I’ve met guys on line who. for privacy, I guess, have more than one name. In fact nearly all people on line do – a handle, a nickname, an email address that doesn’t reveal who they are. On dating sites guys have names like Toppugood43 or flexlexy – that may hint on what they want to do. Some have given one name in chat, then another one shows up as part of their email response & when they text another name & when we meet maybe their real name.

 

Some never give a name at all, really. ‘Hi it’s Toppu.’ Or not even that much, as if their phone number will tell me who it is. Names are one of the way we define people, so I can accept people needing to self-define by choosing their own name & using it as a sort of mask. Would John Wayne have made it big with his birth name Marion Morrison?

One of the reasons for ‘branding’ myself as TOpoet, was to remove immediate information about myself. All I want you to know is there – where I am located & what I do. No gender, sexuality, race or even age is alluded to. The only preconceived notion one may have is about poets, not about me as a person – unless it is to conclude that anyone labeling themselves as a poet is a pretentious fop. Guilty.

So this piece is about the ambiguity of names, of what we think we know about people & how insubstantial image is. It is easy to be someone else on line. I’m never sure if who I may be chatting with for the first time is actually the person in the picture (if they have a picture). I don’t know until I meet them face to face & it is the face in their photos. I don’t even fully believe what they’ve said in our chats, or in their profile. It is easy to flirt, overstate interests in text. Meeting moves things to the next level of negotiation. Which may require proof of identity 🙂 


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Never The Man

Never The Man

if you don’t ask

you won’t get –

no one says no

if you don’t ask –

often what you get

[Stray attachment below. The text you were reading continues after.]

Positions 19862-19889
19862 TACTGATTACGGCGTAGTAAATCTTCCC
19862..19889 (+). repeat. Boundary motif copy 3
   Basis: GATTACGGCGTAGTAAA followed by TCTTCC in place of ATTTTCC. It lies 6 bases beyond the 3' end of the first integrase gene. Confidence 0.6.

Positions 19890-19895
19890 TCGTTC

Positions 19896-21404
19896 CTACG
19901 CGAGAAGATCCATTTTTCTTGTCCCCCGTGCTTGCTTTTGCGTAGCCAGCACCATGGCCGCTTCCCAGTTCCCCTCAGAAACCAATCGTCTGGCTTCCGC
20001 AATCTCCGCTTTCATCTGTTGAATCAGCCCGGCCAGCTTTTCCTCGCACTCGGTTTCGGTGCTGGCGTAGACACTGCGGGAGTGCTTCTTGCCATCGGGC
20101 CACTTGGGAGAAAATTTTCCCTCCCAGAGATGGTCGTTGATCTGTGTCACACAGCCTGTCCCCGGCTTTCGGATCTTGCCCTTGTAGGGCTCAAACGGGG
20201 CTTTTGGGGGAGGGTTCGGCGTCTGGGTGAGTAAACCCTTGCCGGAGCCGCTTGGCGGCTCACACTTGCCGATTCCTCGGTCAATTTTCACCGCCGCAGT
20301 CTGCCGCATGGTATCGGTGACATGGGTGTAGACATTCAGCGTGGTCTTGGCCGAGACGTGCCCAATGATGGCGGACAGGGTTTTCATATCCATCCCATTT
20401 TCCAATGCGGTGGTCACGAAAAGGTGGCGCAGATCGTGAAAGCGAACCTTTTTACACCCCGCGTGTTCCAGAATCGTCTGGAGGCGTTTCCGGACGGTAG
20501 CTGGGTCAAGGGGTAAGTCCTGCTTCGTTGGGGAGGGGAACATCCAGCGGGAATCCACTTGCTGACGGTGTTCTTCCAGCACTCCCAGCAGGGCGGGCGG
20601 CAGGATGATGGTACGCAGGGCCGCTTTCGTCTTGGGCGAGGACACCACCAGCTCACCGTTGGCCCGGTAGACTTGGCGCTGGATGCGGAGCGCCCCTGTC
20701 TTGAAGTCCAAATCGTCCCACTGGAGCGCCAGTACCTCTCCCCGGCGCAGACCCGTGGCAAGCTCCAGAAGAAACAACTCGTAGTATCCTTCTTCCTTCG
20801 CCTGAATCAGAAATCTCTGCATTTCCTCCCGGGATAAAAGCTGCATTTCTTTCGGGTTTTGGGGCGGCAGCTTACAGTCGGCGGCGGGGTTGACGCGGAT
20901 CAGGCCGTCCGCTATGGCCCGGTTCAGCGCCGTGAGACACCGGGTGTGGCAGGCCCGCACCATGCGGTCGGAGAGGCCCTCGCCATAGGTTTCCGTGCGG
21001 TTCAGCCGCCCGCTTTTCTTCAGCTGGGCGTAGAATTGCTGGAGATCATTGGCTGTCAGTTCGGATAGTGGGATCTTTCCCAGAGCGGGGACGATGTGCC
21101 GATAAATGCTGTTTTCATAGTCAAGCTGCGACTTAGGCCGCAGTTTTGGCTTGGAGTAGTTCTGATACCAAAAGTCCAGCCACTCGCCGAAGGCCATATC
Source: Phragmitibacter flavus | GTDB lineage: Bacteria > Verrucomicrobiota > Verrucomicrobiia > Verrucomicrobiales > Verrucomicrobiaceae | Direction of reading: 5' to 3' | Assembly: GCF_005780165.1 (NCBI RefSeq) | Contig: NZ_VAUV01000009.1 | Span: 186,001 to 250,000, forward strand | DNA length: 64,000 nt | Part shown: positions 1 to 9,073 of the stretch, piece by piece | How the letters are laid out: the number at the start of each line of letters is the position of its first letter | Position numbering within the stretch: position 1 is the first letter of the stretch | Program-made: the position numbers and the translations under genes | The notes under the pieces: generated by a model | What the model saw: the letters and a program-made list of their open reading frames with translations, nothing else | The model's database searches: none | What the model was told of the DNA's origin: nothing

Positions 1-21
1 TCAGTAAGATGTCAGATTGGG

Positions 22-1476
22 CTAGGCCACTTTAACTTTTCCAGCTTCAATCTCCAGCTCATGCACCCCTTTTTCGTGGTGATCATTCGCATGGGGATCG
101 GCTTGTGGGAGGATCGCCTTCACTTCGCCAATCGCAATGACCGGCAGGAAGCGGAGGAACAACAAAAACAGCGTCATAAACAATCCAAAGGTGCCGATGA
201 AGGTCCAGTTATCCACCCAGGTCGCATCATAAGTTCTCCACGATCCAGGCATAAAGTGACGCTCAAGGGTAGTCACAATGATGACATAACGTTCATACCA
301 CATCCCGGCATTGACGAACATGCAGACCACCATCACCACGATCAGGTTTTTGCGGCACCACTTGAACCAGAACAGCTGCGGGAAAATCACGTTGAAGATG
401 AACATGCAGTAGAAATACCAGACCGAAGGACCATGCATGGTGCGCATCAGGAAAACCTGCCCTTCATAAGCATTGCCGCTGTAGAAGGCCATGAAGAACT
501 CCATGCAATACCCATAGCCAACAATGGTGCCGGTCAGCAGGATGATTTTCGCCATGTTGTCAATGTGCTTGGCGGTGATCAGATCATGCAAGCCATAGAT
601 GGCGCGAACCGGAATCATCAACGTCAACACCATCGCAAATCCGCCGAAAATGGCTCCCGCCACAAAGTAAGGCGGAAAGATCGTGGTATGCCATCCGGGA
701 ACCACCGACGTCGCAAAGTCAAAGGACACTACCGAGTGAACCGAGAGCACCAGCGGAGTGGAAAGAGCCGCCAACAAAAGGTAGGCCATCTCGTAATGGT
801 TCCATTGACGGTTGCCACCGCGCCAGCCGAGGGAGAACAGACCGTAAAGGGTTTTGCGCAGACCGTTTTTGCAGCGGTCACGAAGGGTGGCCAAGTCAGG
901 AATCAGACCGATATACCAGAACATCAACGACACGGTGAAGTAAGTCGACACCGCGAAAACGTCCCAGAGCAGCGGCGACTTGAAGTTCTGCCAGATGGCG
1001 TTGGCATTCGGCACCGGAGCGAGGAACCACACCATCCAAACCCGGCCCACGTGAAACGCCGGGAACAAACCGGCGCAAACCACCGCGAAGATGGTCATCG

you didn’t ask for

 

I felt

I was never the man

my father expected me to be

I was never the man

I saw on TV

in movies

I would never be up to scratch

I would always be less than

all those guys who were real men

 

I would never be a real man

with sweaty rough-and-tumble garb

of that sort of pride

would never be mine

even if I wore that garb

it would a costume

a disguise

to hide my heart

 

the man I was 

was someone 

who strove not to be defined

contained by definition

so I lost

the comfort of the acceptable

an acceptability

I never asked for

 

I felt was was never the man

my father wanted me to be

not that he wanted me to be like him

but to be the man he wanted to be

 

I was never asked

if his expectation a good fit for you

I wasn’t aware

that I could say no

or that once I started to choose

the definitions 

that I hoped would suit me

that I’d have to constantly be adjusting

to make the shoulders fit

to make the pants crease properly

but by losing the comfort of the acceptable

I found the ease of being me

 

This starts with with a variation on the internet meme – if you don’t ask the answer is always no – an exhortation to less fearful in making our hopes clearer. What troubles me about this is that it is too easy to ask for what we think our culture wants us to ask for – things that supposedly make it comfortable for everyone – or at least more comfortable for the majority.

 

I grew up with the cultural narrative of what boys are & what they want to be is men – not ‘want,’ because ‘want’ has a sense of freedom of choice. The dominating narrative is too narrow to allow for choice. Even as laws changes, morals change, the majority is so uncomfortable with changes they feel attacked not enlightened.

The man my father expected me to be was not his fault – he fought a war that defined his masculinity in a culture that equated masculinity with physical prowess. You faced violence with violence – bullies were bested & defeated. As a kid I never questioned that equation but never could face violence with violence, hence I would never be a real man. I probably hated myself more for being a ‘coward’ than for any other reason.

So growing up has been a process of recognizing, questioning and putting those heteronormative notions of masculinity in perspective – the constant adjusting of shoulders. Not something I asked for but something I couldn’t refuse to deal with either. Today I have the ease of being me, most of the time. But I know enough ‘real’ men to know even they don’t have as much ease as I do.